Physical Activity as a Coping Strategy for Mental Health Due to the COVID-19 Virus: A Potential Disconnect Among Canadian Adults?
- 1School of Kinesiology, University of British Columbia, Vancouver, BC, Canada
- 2Behavioural Medicine Laboratory, School of Exercise Science, Physical and Health Education, University of Victoria, Victoria, BC, Canada
- 3ParticipACTION, Toronto, ON, Canada
- 4Child Health and Evaluative Sciences, Hospital for Sick Children, Toronto, ON, Canada
- 5School of Hospitality, Food and Tourism Management, University of Guelph, Guelph, ON, Canada
- 6College of Kinesiology, University of Saskatchewan, Saskatoon, SK, Canada
- 7Faculty of Kinesiology, Sport, and Recreation, University of Alberta, Edmonton, AB, Canada
COVID-19 was declared a global pandemic by the World Health Organization on March 11, 2020. The COVID-19 pandemic and resulting social disruption has left many to struggle with changes to routines and feelings of uncertainty as the impact of the virus continues to unfold. Evidence suggests an increase in symptoms of anxiety, depression, and stress as a result. Given the well-documented association between physical activity and mental health—be it preventing the onset of depressive or anxious symptoms to minimizing the prognosis of certain conditions—we posit more emphasis be placed in health communications on physical activity as a coping strategy for Canadians. As the ramifications of COVID-19 continue, coupled with the concern of a pending second wave, identifying how Canadians are managing stress and mental health can inform the development of interventions aimed at mitigating the negative impact of COVID-19 on adults' overall wellness. Though social interactions and activities might look different right now, Canadians should be actively looking for safe ways to engage in health promoting and socializing behaviors—physical activity is one such behavior. Herein we explore how a representative sample of Canadian adults are coping with increased stress and mental health issues as a result of COVID-19 and identify a potential disconnect between considering physical activity as a strategy to support social connection and stress management and how Canadians are coping with the pandemic. Given the protective role of physical activity in supporting mental health, our perspective is that health communication efforts should focus on the mental health benefits of physical activity particularly during these uncertain times.
COVID-19 was declared a global pandemic by the World Health Organization on March 11, 2020 (World Health Organization, 2020). In response to the fast-spreading virus, states of emergency were declared worldwide resulting in community-wide lockdowns and “stay-at-home” orders (Dawson, 2020). Countries implemented lockdowns and social distancing regulations at differing rates and levels, but by early April 2020, more than 90% of the world's population were under some level of restriction (Connor, 2020). Initially, these COVID-19-related closures and restrictions undoubtedly disrupted daily routines, arrangements, and rhythms of individual and family lives. As a result, the COVID-19 pandemic has negatively impacted mental health globally. Emerging literature among adults indicates a 16–28% increase in anxiety and depressive symptoms, and a 5% increase in self-reported stress since the onset of the pandemic (Rajkumar, 2020). Contributing issues include social isolation, travel bans, border closures, concerns about personal or familial health, financial constraints, job loss, and interruptions to education. Importantly, the impact of these issues is extensive and far-reaching, and have left many Canadians, at least anecdotally, feeling stressed, anxious, depressed, scared, and bored during these unprecedented times (Canadian Mental Health Association, 2020; Centre for Addictions Mental Health, 2020).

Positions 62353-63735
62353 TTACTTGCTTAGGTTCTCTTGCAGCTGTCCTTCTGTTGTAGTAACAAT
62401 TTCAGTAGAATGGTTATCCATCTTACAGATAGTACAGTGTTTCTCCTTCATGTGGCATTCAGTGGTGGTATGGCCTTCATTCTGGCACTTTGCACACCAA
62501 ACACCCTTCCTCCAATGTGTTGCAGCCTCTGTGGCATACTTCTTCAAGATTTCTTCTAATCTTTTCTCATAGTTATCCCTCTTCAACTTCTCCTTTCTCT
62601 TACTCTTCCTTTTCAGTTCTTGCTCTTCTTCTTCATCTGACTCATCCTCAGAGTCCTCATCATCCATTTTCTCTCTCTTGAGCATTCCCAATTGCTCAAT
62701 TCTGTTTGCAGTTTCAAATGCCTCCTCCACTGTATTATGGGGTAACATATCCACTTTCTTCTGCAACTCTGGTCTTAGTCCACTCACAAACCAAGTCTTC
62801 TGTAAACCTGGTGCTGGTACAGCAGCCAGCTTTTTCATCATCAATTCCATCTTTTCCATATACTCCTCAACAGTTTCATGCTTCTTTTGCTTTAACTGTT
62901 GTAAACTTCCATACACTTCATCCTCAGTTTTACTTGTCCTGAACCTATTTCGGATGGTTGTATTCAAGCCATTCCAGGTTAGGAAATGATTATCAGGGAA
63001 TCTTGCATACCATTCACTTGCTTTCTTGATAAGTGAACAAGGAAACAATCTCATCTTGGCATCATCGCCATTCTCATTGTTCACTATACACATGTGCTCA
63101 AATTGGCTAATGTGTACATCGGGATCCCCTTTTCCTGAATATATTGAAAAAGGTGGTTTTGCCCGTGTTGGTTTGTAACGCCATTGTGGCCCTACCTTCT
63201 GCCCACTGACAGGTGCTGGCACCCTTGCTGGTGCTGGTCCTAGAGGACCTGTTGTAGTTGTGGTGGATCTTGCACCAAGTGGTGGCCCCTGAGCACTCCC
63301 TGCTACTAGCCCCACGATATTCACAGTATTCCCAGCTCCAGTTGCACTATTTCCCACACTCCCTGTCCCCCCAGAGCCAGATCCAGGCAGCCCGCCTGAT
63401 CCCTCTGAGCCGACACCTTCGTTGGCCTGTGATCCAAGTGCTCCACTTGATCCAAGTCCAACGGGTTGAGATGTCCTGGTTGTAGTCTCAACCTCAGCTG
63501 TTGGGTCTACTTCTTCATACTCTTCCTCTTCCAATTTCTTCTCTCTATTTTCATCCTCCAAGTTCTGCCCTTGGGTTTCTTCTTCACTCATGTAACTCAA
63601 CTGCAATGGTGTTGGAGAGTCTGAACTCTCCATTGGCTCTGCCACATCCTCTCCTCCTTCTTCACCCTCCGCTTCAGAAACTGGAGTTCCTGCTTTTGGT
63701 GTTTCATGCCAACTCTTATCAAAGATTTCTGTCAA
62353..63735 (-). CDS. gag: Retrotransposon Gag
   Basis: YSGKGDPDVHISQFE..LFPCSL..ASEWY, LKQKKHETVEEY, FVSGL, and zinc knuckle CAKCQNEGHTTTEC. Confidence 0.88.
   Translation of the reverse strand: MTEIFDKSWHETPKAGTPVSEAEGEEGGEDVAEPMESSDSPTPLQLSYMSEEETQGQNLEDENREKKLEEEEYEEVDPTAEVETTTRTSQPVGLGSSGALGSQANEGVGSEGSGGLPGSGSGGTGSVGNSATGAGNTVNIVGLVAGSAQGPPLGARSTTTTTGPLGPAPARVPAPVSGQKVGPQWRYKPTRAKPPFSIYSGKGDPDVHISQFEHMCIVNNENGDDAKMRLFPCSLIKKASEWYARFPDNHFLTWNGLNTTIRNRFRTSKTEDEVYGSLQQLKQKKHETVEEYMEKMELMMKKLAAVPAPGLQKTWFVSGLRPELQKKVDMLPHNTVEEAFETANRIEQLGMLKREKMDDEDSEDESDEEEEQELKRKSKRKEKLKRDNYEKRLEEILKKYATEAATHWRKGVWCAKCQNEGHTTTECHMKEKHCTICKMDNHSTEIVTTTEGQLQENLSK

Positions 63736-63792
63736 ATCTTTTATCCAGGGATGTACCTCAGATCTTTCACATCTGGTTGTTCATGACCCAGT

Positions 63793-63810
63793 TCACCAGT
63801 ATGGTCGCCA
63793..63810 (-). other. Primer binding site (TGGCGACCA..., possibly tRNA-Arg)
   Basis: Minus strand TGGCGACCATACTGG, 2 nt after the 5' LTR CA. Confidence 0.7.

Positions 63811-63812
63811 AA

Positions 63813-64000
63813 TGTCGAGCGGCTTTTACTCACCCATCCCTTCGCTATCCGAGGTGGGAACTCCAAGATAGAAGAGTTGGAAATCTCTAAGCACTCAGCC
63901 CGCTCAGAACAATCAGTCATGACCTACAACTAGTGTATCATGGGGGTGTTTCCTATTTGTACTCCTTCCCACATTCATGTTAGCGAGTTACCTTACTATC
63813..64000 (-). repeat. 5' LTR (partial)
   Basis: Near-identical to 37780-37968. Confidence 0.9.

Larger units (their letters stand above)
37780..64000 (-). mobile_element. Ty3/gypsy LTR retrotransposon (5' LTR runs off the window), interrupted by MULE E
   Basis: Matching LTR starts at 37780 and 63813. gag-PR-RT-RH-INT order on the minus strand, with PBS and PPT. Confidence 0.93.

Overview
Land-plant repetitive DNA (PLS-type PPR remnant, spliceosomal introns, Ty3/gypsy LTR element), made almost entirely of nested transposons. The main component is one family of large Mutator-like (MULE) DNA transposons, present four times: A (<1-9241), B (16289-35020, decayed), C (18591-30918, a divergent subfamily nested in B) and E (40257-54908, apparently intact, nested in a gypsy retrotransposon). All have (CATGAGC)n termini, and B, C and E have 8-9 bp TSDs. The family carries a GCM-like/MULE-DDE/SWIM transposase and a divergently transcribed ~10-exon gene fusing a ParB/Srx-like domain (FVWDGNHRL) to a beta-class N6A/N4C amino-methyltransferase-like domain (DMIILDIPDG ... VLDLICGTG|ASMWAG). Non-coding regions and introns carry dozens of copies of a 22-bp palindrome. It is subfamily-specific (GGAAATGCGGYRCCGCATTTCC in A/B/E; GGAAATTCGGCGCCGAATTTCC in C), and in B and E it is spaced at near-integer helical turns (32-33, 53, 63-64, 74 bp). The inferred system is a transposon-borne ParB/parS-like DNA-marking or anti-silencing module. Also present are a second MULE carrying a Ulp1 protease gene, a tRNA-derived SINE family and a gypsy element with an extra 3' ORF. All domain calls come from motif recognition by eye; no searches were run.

Various coping strategies have been identified in the literature as being effective in addressing mental health, including pharmaceuticals (Gartlehner et al., 2017), psychotherapy, bright-light therapy (Holvast et al., 2017), and meditation (Jain et al., 2015). Physical activity has also been highlighted in the literature as an important modifiable lifestyle behavior for brain function and development (Sharma et al., 2006; American Psychological Association, 2011; Chekroud et al., 2018). Specific to mental health, there is evidence reporting a positive association between physical activity (particularly at higher intensities) and alleviation of symptoms related to anxiety and depression (Sharma et al., 2006; Chekroud et al., 2018; Schuch et al., 2018; Schuch and Stubbs, 2019). The use of physical activity to treat and/or prevent mental health disorders has met with increasing clinical and scientific interest, due to lower side-effect burden, increased accessibility and health promoting abilities, as well as potential reduction of polypharmacy. The mechanisms behind such phenomena are varied including plausible neurobiological, psychosocial, and behavioral mechanisms with the most popular theories being linked to the propagation of neurotransmitters (i.e., dopamine, serotonin, glutamate, GABA) (Maddock et al., 2016) and neurotrophins (BDNF) (Schuch et al., 2016), as well as an increase in neurogenesis, synaptogenesis, and angiogenesis (Saraulli et al., 2017). There is also a body of work to suggest that physical activity can assist with reducing stress reactivity (Mücke et al., 2018) and enhancing resiliency (Childs and de Wit, 2014).
How Are Canadians Coping Now?